It had been just over three long years since a hometown hero-fronted Escape the Fate had played what it considers a “proper” headline gig, and fans seemed well aware of that at the band’s March 10 show at Crescent Ballroom.
Before the doors opened for the Friday night affair, fans crowded a Downtown Phoenix venue and waited in a lengthy line to enter the intimate venue.
Once inside, fans either congregated at the bar, took first dibs on merchandise or camped out at the foot of the stage, laying stake to the best view in the house to catch a glimpse of the oncoming bands.
Though a considerable number of fans traveled from far and wide to catch the headline act, others flocked to jam out to locally grown opening acts Jane N’ the Jungle, Inept Hero and Not Nearly.
Jane N’ the Jungle
Kicking things off at 8 p.m. was the Phoenix-based hard rock outfit Jane N’ the Jungle, which, as the name would allude, brought some old-school hard rock that created a party-like atmosphere.
Adding to the band’s glammy sound was an aesthetic that featured most of the band rocking leather jackets, vibrant makeup and classic instruments like a Flying V guitar, a Gibson Les Paul guitar and a classic Fender bass that added to the ante.
Although the band’s tracks had a strong musical backing providing thunderous drumming and heart-pounding riffs, vocalist Jordan White stole the show with her powerful voice that reverberated throughout the venue during the band’s 30-minute set.
Though each of the eight songs played during Jane N’ the Jungle’s set list managed to get the Crescent Ballroom rocking, the big highlight of the night came when the band broke out the track “Dirty Dog,” which carried a similar cadence to the hits produced by the legendary rock band Led Zeppelin by mixing thunderous drums with a thick-sounding riff that cascaded into a harmonious lick and solo that meshed melodically with White’s vocals.
The band closed out the quick gig with a special treat, an unreleased track titled “Life of the Party” that served as a momentum builder for the rest of the bands on the bill.
Raw as a Jewel
Ain’t No Other Way
Life of the Party
Six-piece East Valley-based punk/hardcore outfit Inept Hero took the stage 10 minutes later, wasting no time making its Crescent Ballroom debut by blaring a sound into the speakers somewhat reminiscent of late 2000s emo and early 2010s metalcore.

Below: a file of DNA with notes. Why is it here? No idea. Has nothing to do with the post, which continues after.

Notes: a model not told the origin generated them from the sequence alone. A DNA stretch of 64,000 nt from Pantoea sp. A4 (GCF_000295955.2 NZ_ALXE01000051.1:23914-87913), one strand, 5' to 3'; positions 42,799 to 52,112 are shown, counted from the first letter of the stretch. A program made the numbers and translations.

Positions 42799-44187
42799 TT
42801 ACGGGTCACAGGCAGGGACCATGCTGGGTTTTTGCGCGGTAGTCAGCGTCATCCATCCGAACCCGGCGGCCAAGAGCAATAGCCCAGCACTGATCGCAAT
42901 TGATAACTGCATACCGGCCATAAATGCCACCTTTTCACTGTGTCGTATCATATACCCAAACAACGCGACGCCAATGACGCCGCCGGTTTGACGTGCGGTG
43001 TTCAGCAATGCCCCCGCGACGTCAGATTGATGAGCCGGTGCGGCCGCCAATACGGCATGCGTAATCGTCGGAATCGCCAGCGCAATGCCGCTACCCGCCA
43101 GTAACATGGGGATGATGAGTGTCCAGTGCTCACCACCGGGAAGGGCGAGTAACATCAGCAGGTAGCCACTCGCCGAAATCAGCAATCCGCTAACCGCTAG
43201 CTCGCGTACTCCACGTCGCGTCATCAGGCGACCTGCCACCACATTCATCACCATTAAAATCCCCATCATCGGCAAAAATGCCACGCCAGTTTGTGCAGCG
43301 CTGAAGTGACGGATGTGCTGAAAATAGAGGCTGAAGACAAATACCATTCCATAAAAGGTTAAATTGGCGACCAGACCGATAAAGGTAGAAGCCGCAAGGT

In addition to entering a new genre of metal into the fold, Inept Hero utilized its twin guitars and dueling vocalists to round out a sound that would be complemented by the band’s drums, bass and occasional use of a synth machine.
After getting fans quickly familiarized with its up-tempo sound that juxtaposed melodic rhythms with fits of guttural screams and heavy breakdowns with the first track “Consumer,” the band took its set to new heights with the jaunty tune “Pirate Pyramid Scheme,” which was accentuated by a swing tempo that would crescendo into a pulsating punk rhythm.
With a tone set by the time the band reached its third track, titled “Shablagoo” — a reference to a catchphrase uttered by the South Park character Bradley Biggle before transforming into the hero known as Mint Berry Crunch — Inept Hero managed to get the venue grooving by commanding fans to wave their hands to the tempo of the tune and bounce to the allegro rhythms.
The energy would not waiver throughout the band’s 25-minute performance, carrying through to the final notes of the set-concluding tune “Pharmacophobia” — the band’s latest single.
Pirate Pyramid Scheme
IDK… Satan’s Pretty Cool
Roughly 20 minutes after Inept Hero’s high-octane set list, Phoenix-based four-piece emo/post-hardcore outfit Not Nearly — which is fronted by bassist and vocalist Colton “Coba” Westerman, who also plays bass in Escape the Fate frontman Craig Mabbitt’s side project Dead Rabbitts, took the stage and offered a prize of a free T-shirt to the first fan to start a mosh pit.
After the dare to the audience, Not Nearly launched into a 40-minute performance and set an early tone by displaying Westerman and guitarist/vocalist Johnny Natoli’s dueling scream vocal stylings that intertwined fuzzy guitar licks and polyrhythmic drumming.
By the second tune, guitarist Tanner Norquist showed off his chops by shredding the strings with an impressively intricate guitar solo.
After the conclusion of the second tune of the night, “Happy Birthday,” Westerman took some time to wish a happy birthday to his mother, who was in the audience celebrating the day by watching her son do what he loves the most.
Following the wholesome moment of the set list, Not Nearly went back to work on getting heads banging and bodies grooving to its selection of music.
Then came something somewhat unexpected.